Is not intelligence a primary responsibility of command? Yet those Young Turk maneuverists seem altogether too ready to divest the senior commander of his eyes and ears. As the Ringwraiths served Sauron in the Tolkien classic, so must the assets and resources of intelligence serve the senior commander. They must be at his immediate beck and call. To do otherwise is to waste time and effort in pursuit of diversionary distractions at best; at worst it will dilute its power and fall prey to enemy tactical deception in pursuit of purely local, temporary — and illusory — advantage.
“Two heads are better than one,” goes the common wisdom, which — after all — cannot be wisdom once you consider what this means in military affairs. Unity of command is essential; given two commanders of equal rank and experience, only one can be in charge. So he is the decisionmaker, the other the advisor. And who is the information gathering and analysis apparatus intended to support? The both of them? No, of course not. But this is an artificial and theoretical problem in any case. Naturally, we never see such situations in reality.
What is really happening is that the maneuverists propose to share intelligence asset allocations amongst themselves in a bizarre “trickle down” arrangement. The two heads are not of the same seniority and experience as the one. Actually, these people want 6, 8, 10 heads—but they are all far junior than the one. And they want the intelligence system to support all of them equally “on demand” and, worse, “just in time.” “This is the way conditions must be to succeed in irregular warfare,” they proclaim. Is one to surmise that 6, 8, or 10 kindergarteners know as much (let’s dismiss the fanciful idea that they can know more) as their teacher? Poppycock!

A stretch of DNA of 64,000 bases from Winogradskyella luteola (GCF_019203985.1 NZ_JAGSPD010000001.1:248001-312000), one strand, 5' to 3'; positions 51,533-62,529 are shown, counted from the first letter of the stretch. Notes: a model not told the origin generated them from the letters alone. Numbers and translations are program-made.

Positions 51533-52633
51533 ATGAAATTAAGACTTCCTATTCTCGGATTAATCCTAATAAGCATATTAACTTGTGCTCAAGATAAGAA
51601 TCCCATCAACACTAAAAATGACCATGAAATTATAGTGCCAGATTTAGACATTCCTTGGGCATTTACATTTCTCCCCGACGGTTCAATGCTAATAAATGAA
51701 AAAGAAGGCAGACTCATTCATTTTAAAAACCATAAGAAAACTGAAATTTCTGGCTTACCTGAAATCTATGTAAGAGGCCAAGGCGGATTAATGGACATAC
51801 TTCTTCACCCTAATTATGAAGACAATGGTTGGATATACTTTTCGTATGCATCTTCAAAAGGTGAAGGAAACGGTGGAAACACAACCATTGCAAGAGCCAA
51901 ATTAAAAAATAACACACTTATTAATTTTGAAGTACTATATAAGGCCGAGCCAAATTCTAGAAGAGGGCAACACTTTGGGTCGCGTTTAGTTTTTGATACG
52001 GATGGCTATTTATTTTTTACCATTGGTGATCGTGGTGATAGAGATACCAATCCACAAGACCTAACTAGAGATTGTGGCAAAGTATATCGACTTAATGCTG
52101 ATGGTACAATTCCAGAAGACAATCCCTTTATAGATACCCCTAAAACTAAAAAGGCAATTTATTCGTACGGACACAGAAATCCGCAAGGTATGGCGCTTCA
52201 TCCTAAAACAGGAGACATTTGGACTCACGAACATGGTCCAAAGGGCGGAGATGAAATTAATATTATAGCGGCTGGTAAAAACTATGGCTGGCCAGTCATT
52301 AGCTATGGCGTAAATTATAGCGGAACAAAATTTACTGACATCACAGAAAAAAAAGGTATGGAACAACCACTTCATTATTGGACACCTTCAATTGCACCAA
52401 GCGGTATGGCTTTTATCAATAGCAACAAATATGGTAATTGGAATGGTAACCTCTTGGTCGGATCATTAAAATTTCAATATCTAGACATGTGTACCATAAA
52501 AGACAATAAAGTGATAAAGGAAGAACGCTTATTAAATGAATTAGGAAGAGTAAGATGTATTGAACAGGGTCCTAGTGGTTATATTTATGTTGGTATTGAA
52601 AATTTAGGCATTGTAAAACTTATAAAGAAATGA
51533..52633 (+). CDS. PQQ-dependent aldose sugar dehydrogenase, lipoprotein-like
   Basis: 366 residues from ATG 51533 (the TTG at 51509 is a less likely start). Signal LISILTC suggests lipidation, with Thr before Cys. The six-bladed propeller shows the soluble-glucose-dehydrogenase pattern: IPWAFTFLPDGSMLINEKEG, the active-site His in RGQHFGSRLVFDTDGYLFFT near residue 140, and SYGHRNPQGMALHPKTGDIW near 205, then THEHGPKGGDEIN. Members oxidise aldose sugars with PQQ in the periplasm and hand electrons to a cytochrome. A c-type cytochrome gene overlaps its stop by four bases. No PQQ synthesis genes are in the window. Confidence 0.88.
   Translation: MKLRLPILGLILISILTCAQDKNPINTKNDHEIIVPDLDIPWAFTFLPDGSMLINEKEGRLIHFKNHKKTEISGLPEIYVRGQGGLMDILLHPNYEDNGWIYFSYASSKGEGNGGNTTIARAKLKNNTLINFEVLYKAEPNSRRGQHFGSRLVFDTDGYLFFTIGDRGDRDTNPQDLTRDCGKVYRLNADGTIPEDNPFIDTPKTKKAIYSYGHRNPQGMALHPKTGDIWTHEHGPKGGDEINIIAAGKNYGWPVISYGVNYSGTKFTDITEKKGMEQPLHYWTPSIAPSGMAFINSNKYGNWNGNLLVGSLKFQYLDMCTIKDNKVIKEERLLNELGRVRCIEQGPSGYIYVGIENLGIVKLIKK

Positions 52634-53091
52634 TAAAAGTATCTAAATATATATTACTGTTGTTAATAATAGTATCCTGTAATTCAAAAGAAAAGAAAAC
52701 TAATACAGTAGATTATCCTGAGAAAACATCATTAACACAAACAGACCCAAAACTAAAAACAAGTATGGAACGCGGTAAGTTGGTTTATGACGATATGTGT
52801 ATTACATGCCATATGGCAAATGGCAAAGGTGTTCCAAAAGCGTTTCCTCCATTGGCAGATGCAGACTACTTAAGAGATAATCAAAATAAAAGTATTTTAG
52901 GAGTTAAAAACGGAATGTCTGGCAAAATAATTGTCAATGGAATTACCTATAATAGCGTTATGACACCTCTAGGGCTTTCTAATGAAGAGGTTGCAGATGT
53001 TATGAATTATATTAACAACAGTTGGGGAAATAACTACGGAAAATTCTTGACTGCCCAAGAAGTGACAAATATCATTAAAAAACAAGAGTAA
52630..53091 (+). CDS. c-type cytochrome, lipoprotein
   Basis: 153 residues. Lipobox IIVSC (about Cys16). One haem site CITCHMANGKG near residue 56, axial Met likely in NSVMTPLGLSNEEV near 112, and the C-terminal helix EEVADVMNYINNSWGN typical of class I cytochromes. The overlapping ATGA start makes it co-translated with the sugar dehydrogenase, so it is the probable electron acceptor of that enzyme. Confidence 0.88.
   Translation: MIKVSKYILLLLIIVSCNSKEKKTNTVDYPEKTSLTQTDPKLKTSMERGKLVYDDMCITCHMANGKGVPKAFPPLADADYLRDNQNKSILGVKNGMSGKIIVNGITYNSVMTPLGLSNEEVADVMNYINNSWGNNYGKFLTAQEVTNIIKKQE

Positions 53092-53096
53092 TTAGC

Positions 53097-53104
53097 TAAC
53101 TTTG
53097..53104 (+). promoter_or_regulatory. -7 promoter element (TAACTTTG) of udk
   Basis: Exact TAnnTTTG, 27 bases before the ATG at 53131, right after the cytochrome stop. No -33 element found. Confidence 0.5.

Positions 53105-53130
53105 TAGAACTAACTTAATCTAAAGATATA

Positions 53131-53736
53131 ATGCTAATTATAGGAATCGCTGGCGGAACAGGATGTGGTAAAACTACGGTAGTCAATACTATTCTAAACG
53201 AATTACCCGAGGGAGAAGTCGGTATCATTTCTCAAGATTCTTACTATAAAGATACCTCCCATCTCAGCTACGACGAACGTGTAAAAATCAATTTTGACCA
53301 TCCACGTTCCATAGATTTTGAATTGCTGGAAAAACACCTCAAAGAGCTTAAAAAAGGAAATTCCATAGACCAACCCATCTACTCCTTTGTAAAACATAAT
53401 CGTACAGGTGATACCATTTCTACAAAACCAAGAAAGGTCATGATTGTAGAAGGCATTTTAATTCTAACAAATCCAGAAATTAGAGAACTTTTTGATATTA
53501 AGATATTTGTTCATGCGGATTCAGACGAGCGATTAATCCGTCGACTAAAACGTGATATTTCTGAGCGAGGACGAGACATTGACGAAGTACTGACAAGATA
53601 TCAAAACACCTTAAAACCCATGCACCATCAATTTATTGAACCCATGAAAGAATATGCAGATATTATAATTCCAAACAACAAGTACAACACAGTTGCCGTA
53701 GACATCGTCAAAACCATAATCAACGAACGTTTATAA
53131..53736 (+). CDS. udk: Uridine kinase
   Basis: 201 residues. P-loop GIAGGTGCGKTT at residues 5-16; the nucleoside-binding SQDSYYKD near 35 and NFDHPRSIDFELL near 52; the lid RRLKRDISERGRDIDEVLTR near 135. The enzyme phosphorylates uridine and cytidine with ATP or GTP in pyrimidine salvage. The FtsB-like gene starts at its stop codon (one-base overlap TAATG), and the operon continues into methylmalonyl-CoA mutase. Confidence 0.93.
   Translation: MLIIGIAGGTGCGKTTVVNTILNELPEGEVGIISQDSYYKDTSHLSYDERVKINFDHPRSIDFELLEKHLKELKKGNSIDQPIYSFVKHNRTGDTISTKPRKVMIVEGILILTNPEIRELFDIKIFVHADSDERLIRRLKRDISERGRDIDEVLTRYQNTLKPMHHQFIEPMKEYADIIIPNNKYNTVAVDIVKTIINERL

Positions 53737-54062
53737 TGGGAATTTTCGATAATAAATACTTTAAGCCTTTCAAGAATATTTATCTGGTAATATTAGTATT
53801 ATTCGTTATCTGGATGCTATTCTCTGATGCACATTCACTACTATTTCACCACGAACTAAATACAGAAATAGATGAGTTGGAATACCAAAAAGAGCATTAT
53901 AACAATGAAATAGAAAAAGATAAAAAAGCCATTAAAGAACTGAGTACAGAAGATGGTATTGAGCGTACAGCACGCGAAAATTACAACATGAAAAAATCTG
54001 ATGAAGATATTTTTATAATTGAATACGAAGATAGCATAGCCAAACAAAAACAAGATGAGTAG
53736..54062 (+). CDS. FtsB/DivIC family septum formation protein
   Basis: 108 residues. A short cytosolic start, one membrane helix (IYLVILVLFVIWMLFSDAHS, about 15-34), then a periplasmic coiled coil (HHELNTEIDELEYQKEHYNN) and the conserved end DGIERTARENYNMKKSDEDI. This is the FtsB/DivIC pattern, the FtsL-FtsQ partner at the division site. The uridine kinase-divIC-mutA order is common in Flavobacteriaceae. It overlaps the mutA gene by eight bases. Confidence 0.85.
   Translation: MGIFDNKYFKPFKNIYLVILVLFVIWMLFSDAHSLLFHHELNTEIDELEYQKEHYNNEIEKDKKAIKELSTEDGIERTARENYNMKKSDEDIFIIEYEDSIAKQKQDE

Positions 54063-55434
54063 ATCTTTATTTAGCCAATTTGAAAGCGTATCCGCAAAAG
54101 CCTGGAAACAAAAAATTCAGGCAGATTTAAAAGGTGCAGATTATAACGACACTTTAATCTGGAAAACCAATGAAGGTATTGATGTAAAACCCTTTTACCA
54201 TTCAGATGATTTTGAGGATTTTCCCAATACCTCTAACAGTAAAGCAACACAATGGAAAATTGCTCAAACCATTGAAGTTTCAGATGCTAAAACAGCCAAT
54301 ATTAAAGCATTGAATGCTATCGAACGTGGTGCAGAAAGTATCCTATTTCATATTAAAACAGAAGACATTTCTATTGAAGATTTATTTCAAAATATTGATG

It is amazing to me, my dear swollen-headed Wormwood, that you can fall prey to such illogical and emotional argument. But then, how could you know the difference? You are bedazzled by the power that increased access to information could potentially bestow upon you. Do not be so easily and stupidly seduced by those who would tell you that “information is power.” Information is power only to the mind cultivated to receive, analyze, and make use of it. Delivering the capability to collect and process to the unpracticed mind is like giving the grammar school student a law library; having all the legal information at one’s fingertips does not a lawyer make. Indeed, successful lawyers have not only the information, but they also have a whole network of assistants to help them make their case. From the junior partner to the lowliest paralegal, the entire system is set up for the success of the lead lawyer in the courtroom or at the negotiating table.